A systematic review of the survival and complication rates of zirconia-ceramic and metal-ceramic single crowns.

Pjetursson, Bjarni E; Valente, Nicola A; Strasding, Malin; Zwahlen, Marcel; Liu, Shiming; Sailer, Irena (2018). A systematic review of the survival and complication rates of zirconia-ceramic and metal-ceramic single crowns. Clinical oral implants research, 29(Suppl 16), pp. 199-214. Wiley-Blackwell 10.1111/clr.13306

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OBJECTIVES The aim of the present systematic review was to analyze the survival and complication rates of zirconia-based and metal-ceramic implant-supported single crowns (SCs). MATERIALS AND METHODS An electronic MEDLINE search complemented by manual searching was conducted to identify randomized controlled clinical trials, prospective cohort and retrospective case series on implant-supported SCs with a mean follow-up time of at least 3 years. Patients had to have been clinically examined at the follow-up visit. Assessment of the identified studies and data extraction was performed independently by two reviewers. Failure and complication rates were analyzed using robust Poisson's regression models to obtain summary estimates of 5-year proportions. RESULTS The search provided 5,263 titles and 455 abstracts, full-text analysis was performed for 240 articles, resulting in 35 included studies on implant-supported crowns. Meta-analysis revealed an estimated 5-year survival rate of 98.3% (95% CI: 96.8-99.1) for metal-ceramic implant supported SCs (n = 4,363) compared to 97.6% (95% CI: 94.3-99.0) for zirconia implant supported SCs (n = 912). About 86.7% (95% CI: 80.7-91.0) of the metal-ceramic SCs (n = 1,300) experienced no biological/technical complications over the entire observation period. The corresponding rate for zirconia SCs (n = 76) was 83.8% (95% CI: 61.6-93.8). The biologic outcomes of the two types of crowns were similar; yet, zirconia SCs exhibited less aesthetic complications than metal-ceramics. The 5-year incidence of chipping of the veneering ceramic was similar between the material groups (2.9% metal-ceramic, 2.8% zirconia-ceramic). Significantly (p = 0.001), more zirconia-ceramic implant SCs failed due to material fractures (2.1% vs. 0.2% metal-ceramic implant SCs). No studies on newer types of monolithic zirconia SCs fulfilled the simple inclusion criteria of 3 years follow-up time and clinical examination of the present systematic review. CONCLUSION Zirconia-ceramic implant-supported SCs are a valid treatment alternative to metal-ceramic SCs, with similar incidence of biological complications and less aesthetic problems. The amount of ceramic chipping was similar between the material groups; yet, significantly more zirconia crowns failed due to material fractures.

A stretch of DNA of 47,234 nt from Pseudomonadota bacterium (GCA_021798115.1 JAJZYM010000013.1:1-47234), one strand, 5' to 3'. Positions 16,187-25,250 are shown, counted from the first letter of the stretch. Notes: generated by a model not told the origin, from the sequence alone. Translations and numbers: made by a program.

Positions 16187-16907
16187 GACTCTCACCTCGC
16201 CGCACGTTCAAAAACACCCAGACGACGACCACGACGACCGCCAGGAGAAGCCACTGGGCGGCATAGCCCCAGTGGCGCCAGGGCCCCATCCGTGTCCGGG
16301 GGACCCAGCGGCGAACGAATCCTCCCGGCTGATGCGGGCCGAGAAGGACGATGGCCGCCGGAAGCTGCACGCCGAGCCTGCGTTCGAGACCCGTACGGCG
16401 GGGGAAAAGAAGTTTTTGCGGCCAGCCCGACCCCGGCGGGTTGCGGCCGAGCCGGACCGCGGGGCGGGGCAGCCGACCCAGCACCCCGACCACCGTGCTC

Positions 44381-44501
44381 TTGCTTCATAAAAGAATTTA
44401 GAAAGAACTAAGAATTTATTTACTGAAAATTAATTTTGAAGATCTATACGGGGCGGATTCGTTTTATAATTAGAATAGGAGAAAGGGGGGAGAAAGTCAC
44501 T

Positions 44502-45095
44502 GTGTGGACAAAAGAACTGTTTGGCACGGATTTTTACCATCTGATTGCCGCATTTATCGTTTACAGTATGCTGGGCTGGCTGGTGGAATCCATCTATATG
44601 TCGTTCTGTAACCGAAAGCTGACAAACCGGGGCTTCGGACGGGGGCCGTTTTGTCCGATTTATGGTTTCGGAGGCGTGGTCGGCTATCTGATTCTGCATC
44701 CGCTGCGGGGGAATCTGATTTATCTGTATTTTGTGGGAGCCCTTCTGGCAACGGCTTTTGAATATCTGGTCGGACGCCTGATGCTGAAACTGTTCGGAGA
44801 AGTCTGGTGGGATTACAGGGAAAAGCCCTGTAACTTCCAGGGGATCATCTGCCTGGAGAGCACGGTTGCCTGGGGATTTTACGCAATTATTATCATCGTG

Item Type:

Journal Article (Original Article)


04 Faculty of Medicine > Pre-clinic Human Medicine > Institute of Social and Preventive Medicine (ISPM)

UniBE Contributor:

Zwahlen, Marcel


600 Technology > 610 Medicine & health
300 Social sciences, sociology & anthropology > 360 Social problems & social services








Tanya Karrer

Date Deposited:

25 Oct 2018 12:25

Last Modified:

23 Oct 2019 10:18

Publisher DOI:


PubMed ID:


Uncontrolled Keywords:

biological complications fixed dental prostheses implant crown meta-analysis metal-ceramics success survival systematic review technical zirconia framework





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